Unlike many of its rivals, including Germany’s No. 2 lender, Commerzbank AG, Deutsche Bank avoided a bailout during the financial crisis. That has been a point of pride for a succession of Deutsche Bank CEOs.
But concerns about whether the bank has enough capital to withstand the combination of a large Justice Department settlement, weak business conditions and Mr. Cryan’s plans to restructure the company have been gaining currency—and taking a toll on the bank’s securities.
It isn’t only the bank’s shares that are under pressure. Its riskiest debt securities also have slumped. Deutsche Bank’s $2 billion worth of certain additional Tier 1 debt fell about two European cents on Monday, to around 73 cents on the euro, according to Tradeweb data. The instruments are trading near levels they hit in February, when Deutsche Bank faced a wave of capital concerns and offered to buy back billions of dollars of its senior debt as a show of confidence.
These instruments, known as AT1s, have helped Deutsche Bank boost its capital levels, but they would be the first to absorb losses if the bank collapsed. Interest payments on the AT1s are optional, and Deutsche Bank has repeatedly assured investors this year that it expects to have sufficient funds to pay interest on schedule in early 2017.
The news that the Justice Department is seeking a $14 billion settlement from Deutsche Bank rekindled concerns about the solidity of that AT1 funding, analysts and investors say.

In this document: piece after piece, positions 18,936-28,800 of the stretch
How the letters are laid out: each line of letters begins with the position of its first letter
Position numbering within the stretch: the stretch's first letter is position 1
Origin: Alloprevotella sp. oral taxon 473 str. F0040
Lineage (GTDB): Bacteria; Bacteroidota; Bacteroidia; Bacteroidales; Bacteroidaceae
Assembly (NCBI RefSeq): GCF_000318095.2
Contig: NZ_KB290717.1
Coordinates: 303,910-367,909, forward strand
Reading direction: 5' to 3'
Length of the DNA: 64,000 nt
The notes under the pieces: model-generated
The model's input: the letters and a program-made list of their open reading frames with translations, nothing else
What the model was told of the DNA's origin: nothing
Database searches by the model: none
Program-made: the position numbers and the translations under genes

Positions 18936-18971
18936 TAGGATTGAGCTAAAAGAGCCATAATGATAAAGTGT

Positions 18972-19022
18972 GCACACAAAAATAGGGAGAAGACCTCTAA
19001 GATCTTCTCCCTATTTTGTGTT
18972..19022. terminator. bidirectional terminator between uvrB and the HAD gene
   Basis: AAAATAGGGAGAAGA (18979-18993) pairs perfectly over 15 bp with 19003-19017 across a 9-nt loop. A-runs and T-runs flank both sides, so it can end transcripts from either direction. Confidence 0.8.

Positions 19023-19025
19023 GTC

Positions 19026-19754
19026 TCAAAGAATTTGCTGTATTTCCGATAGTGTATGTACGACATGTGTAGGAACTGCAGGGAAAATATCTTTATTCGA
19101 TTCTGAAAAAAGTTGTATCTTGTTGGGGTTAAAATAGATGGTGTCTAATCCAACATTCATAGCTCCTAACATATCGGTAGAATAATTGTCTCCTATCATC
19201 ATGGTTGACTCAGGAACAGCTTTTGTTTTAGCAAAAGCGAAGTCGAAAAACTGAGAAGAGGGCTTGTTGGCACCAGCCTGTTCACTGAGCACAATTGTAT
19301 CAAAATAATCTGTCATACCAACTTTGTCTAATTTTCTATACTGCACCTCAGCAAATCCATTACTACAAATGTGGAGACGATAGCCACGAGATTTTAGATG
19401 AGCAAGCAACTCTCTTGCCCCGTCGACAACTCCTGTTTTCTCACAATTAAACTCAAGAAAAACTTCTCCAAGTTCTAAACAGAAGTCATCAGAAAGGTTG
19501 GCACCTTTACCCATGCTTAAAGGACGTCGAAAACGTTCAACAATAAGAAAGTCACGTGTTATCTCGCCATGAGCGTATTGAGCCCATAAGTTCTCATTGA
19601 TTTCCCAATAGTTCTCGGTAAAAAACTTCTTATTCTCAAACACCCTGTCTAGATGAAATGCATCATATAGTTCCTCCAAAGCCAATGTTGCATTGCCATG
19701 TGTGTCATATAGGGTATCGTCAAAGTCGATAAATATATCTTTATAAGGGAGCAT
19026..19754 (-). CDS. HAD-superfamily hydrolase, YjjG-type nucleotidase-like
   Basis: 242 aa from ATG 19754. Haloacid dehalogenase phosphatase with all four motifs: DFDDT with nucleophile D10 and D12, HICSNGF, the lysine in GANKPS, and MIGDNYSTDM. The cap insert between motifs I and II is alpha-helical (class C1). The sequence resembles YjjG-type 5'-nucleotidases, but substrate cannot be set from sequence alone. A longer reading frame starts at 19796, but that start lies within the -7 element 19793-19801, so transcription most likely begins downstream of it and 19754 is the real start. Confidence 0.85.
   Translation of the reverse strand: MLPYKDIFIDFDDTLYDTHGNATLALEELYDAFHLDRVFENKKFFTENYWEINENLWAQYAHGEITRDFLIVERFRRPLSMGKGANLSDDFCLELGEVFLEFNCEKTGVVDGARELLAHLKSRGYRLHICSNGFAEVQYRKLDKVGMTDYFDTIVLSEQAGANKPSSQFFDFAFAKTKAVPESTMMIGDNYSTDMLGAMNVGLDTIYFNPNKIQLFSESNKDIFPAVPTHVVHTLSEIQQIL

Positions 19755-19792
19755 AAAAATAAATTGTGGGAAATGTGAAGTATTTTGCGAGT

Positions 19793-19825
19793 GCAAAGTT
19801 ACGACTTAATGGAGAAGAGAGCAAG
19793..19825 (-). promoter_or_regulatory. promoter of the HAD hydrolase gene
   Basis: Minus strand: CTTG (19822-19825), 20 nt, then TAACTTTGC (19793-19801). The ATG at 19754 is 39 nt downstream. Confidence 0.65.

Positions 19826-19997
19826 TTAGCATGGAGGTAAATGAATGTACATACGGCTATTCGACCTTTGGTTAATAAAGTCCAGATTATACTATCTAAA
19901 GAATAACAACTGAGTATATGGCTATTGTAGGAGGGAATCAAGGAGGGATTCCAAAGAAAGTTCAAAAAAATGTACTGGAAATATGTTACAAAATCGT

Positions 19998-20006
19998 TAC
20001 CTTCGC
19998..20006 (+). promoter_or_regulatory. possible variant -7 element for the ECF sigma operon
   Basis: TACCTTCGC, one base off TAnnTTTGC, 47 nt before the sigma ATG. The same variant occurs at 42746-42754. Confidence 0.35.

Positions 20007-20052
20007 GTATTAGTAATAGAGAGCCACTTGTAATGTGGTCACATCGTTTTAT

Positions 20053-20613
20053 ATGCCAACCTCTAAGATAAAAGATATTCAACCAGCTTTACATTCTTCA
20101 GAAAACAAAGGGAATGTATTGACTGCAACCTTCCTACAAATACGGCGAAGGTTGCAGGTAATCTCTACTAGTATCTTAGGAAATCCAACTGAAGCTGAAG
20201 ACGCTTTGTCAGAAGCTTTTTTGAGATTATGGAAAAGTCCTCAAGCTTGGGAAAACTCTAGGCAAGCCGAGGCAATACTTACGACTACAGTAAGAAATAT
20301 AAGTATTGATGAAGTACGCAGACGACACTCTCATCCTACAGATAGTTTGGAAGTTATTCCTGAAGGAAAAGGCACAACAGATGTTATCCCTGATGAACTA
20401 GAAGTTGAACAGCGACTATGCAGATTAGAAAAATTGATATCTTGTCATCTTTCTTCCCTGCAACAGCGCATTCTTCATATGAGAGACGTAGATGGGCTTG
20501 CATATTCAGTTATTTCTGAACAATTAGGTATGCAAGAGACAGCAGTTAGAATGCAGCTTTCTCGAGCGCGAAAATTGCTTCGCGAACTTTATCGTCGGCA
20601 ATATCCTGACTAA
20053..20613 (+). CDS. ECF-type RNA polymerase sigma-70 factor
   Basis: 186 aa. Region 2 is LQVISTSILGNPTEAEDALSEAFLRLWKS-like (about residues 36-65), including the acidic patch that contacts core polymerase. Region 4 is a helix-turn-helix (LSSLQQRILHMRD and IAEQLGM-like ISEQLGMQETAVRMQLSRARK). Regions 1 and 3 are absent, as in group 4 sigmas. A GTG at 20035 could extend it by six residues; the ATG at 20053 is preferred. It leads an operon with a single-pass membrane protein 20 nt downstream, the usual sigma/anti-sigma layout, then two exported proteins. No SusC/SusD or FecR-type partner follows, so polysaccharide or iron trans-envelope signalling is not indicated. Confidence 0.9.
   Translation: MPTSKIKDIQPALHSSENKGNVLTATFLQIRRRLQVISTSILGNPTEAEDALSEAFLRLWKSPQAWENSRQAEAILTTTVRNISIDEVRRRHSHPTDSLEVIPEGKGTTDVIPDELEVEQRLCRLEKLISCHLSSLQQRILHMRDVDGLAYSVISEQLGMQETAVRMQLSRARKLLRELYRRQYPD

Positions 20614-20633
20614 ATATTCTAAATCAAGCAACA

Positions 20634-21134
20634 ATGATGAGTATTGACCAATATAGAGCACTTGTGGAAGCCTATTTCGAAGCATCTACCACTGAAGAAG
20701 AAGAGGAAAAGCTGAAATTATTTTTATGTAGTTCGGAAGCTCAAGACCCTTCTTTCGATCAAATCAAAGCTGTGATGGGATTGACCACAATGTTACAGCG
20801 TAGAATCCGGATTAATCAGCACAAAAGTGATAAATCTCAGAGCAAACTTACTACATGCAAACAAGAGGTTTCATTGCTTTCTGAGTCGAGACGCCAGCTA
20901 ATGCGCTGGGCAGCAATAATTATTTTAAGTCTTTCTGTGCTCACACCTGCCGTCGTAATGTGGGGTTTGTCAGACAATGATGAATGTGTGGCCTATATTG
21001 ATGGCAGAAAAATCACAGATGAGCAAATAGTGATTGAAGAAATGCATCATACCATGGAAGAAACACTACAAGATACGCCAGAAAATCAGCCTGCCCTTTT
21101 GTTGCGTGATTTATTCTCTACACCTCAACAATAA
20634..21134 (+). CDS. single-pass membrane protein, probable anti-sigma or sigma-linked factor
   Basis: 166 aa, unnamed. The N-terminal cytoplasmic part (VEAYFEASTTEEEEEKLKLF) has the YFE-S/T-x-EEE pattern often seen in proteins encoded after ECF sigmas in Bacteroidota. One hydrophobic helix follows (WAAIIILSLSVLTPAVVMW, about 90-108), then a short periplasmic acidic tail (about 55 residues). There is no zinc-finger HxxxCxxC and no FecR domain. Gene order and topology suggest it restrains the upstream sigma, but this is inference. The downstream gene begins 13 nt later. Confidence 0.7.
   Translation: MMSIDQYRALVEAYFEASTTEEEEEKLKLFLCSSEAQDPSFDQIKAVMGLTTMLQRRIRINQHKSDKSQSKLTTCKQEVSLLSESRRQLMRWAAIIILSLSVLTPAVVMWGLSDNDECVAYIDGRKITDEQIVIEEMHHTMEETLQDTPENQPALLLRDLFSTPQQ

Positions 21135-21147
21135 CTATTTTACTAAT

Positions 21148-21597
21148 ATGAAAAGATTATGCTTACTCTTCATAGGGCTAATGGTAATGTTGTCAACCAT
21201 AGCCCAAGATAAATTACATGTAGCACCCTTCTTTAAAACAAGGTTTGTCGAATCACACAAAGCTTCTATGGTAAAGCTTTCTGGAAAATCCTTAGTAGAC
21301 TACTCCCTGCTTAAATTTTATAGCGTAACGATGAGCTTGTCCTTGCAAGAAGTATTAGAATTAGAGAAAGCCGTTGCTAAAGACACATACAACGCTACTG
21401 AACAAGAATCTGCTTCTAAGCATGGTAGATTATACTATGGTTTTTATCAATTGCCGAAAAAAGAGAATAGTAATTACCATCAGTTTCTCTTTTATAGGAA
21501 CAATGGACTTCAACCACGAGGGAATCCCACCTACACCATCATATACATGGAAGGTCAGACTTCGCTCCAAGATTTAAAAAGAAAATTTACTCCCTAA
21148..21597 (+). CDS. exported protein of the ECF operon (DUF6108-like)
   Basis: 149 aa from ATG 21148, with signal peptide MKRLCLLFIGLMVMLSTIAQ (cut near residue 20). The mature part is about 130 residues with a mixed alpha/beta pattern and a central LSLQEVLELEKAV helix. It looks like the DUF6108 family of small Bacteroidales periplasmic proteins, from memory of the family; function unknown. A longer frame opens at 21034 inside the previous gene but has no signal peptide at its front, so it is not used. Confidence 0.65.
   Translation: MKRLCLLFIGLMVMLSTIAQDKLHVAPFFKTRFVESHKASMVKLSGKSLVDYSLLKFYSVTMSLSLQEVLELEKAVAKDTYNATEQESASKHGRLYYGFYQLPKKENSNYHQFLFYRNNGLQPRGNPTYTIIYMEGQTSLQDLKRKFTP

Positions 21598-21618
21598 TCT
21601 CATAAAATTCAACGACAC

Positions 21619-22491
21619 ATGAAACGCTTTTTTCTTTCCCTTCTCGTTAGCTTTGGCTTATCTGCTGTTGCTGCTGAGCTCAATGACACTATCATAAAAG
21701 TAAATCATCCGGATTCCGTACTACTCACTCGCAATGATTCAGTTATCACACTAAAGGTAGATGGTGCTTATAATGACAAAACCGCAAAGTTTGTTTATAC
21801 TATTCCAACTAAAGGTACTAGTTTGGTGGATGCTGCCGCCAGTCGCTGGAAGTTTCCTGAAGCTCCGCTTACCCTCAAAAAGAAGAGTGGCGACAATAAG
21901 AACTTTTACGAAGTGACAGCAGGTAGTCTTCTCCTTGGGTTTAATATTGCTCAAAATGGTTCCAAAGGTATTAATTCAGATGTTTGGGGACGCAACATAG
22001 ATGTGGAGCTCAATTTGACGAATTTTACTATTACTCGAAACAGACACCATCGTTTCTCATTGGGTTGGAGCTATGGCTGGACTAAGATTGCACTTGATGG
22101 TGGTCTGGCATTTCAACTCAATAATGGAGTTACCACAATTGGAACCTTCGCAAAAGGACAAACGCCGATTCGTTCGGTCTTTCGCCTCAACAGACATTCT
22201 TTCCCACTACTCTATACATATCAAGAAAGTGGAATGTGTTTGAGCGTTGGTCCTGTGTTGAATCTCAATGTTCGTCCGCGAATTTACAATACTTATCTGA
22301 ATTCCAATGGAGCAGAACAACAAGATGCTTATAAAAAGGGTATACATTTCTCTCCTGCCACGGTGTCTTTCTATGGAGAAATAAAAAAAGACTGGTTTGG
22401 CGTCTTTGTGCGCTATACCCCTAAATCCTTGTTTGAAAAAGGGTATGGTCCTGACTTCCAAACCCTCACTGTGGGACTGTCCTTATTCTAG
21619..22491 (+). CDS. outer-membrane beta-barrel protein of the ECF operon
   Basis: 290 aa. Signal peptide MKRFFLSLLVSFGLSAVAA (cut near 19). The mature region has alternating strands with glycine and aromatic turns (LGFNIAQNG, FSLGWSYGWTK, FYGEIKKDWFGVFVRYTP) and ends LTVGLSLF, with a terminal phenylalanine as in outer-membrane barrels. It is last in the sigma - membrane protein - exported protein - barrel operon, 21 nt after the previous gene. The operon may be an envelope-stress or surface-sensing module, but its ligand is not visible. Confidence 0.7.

For months the lender has been trying to shrink and cut costs to boost its capital to meet tougher regulatory hurdles ahead. It has been seeking to sell businesses as part of a strategy announced by Mr. Cryan in October 2015. But those goals also have been challenged by tougher market conditions and other complications.
One deal that the bank has announced, in late December 2015, involves the sale of its roughly 20% stake in Hua Xia Bank, a listed company in China. Deutsche Bank initially said it expected the roughly $4 billion deal, involving the sale of the stake to a Chinese insurer, to close by the end of the second quarter but in July extended that timeline to the end of the year, saying a three-month review by Chinese regulators would wrap up on Sept. 24.
That date passed with no announcement. Deutsche Bank has told investors in recent days it still expects the stake sale to close by the end of the year. Any questions about the deal wouldn’t normally by themselves stoke concerns, investors say. But the sale is just one step among many Deutsche has outlined to meet its capital goals.
A spokesman referred to statements by Marcus Schenck, Deutsche Bank’s finance chief, in July that despite the delay, the bank is “still highly confident” in closing the Hua Xia sale by year-end.
Write to Jenny Strasburg at firstname.lastname@example.org and Andrea Thomas at email@example.com
Tags: Angela Merkel, AT1s, China, Chinese insurer, denying that it had sought help from the German government, Deutsche Bank, Deutsche Bank Shares Drop, Deutsche Bank’s Settlement with U.S. Justice Department, Europe, European countries, Fifth Third Bancorp, Hua Xia Bank, legal settlement, M&T Bank, mortgage securities, taxpayer-financed banking rescues, Tradeweb, U.S. Justice Department